intensely trivial



My response to the Today Show’s segment on doulas

Till now, I have avoided posting about doula and birth stuff on here. There’s been a lot going on in other areas of my brain, and frankly, I don’t want to offend too many people, because, for some reason, strong opinions about birth pierce to the deepest emotional depths of many women. I, being afraid to hurt anyone or go lower in anyone’s estimation of me, chose for a time not to go there. However, I knew there would be a catalyst for talking about this stuff someday, and yesterday I got it.
The Today Show had a segment on doulas. If you missed it and want to see it, feel free to do a search for it online. Doulas everywhere were looking forward to the media attention. But, as so often happens with “media attention,” it presented an overall negative perspective on doulas. Earlier in the show, Matt Lauer led up to the segment with a question something like this: “Doulas: Are they safe?” (What?! I can see how a bad doula would lead to a woman’s making bad decisions for herself and her baby, but I think a much better question would be “Pitocin: Is it safe?” I could do a whole post on that, based on my research and my observation of its use at birth. You could ask the same question about OBs, nurses’ practices, forceps, cesareans, epidurals, and on and on. *Big breath* I’m going to have a hard time not going off on a huge, livid rant. Must. stay. on. topic.)
The segment had interviews with a doctor sitting on the show, a mother who had hired a doula, a doula, and an OB in a hospital room with a labor patient lying in bed on a monitor. Here were the positives, from a doula’s point of view:
1. The woman who had hired a doula twice was very happy with the doula’s contribution to the birth experience. You could see this mother glowing as she talked about her second birth, which took place at home and was obviously a very positive experience.
2. They had actually interviewed a doula.
3. The doctor speaking with Meredith Vieira didn’t lie about a doula’s role in the birth. She said it’s the doula’s role to emotionally support the woman, which is true, and that the doula doesn’t perform medical procedures, which is also true.
And on the other hand:
1. The doctor on the live show, while telling the facts, omitted mentioning any of the well documented benefits of using a doula. Her body language and facial expressions were clearly disapproving of doulas. She called doulas a luxury (which I can understand but have some arguments about, too), and she said unequivocally that doulas are not covered by insurance. Sorry, I know some people whose insurance covered their doula, and I could give you a list of insurance companies who have covered doulas. There needs to be some action to convince insurance companies to cover them.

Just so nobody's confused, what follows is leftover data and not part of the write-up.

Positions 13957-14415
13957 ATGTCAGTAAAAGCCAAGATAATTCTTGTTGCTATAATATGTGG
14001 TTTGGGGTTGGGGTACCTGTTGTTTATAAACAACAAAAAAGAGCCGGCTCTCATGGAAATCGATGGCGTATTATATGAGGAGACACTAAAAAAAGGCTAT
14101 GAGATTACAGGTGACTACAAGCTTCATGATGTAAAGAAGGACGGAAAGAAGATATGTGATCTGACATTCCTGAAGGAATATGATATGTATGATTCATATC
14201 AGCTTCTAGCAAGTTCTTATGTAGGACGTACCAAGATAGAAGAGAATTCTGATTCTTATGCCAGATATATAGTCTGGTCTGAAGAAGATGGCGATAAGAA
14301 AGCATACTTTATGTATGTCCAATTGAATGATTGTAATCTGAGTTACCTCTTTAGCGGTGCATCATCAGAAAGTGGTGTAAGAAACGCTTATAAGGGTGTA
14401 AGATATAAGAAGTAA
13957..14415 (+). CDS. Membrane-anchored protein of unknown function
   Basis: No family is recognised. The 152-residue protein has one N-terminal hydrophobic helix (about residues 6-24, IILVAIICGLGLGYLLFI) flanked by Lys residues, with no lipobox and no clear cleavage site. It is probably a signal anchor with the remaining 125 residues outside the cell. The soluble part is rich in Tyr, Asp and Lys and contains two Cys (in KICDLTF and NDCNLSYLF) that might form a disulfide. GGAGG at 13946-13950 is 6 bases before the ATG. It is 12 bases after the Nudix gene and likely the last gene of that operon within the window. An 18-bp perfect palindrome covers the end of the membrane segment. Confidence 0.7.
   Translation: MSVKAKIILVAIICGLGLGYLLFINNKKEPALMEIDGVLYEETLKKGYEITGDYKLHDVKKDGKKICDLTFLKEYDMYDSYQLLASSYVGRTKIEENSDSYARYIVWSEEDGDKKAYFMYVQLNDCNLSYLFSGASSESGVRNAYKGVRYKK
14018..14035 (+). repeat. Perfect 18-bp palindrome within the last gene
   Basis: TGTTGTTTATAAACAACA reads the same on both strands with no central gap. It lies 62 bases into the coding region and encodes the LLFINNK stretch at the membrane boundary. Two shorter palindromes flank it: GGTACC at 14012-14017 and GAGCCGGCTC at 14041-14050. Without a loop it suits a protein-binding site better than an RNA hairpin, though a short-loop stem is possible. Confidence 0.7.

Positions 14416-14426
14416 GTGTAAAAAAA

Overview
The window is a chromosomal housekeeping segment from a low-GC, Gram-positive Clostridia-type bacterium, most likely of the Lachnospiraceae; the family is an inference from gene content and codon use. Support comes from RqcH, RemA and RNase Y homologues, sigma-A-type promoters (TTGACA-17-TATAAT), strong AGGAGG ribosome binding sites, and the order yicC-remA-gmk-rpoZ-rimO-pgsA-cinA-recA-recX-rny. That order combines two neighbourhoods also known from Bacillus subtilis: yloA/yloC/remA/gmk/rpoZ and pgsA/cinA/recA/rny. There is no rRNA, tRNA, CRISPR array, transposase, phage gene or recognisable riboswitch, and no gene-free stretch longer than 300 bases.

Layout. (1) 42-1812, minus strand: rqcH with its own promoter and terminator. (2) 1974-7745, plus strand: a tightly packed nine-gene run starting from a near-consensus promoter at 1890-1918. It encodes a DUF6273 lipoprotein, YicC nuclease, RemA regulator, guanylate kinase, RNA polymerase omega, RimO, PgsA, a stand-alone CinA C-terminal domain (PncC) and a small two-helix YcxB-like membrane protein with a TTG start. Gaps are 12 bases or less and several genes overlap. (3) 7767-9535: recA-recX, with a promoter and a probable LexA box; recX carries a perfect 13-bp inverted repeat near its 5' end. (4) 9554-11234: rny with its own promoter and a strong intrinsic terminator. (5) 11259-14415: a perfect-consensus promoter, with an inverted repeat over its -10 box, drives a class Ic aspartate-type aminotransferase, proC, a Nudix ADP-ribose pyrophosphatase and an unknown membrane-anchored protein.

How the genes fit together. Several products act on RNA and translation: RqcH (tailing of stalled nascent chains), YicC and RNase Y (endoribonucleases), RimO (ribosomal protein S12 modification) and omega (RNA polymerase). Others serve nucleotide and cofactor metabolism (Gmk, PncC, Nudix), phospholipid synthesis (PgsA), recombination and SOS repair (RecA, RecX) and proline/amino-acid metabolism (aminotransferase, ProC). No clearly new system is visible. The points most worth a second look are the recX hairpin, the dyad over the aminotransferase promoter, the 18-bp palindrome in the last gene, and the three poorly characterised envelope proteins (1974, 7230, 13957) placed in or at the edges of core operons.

Here in Manhattan, Kansas, it costs $350 to hire me to support you prenatally, during the entire birth, and postpartum. Do you know how much an epidural, a cesarean, or an extra day in the hospital costs? A whole lot more than that. If insurance companies looked at the documented benefits of doulas, they would be covering the costs of using them. It makes all the sense in the world.

(And while we’re on costs, I want to say that if you really want a doula to attend your birth, just ask. Most doulas I know are ideologically committed enough that we’re willing to do it for less, for barter, or even for free, if that’s what you need.)

2. The doula interviewed briefly ended up looking flaky and flighty. If you only show a doula with her massage oils, massage tool, and iPod, of course she’s going to come across as a flower child with her head in the clouds, and our society doesn’t give those kinds of people much of a break. I can tell you she had a whole lot more in her doula bag than those three things. No, she didn’t have a speculum or a doppler — that’s the doctor or nurse’s job. She probably uses her voice and her hands a whole lot more than she uses her oils and music. But just because the tools of a doula’s trade are alternative doesn’t mean they are ridiculous.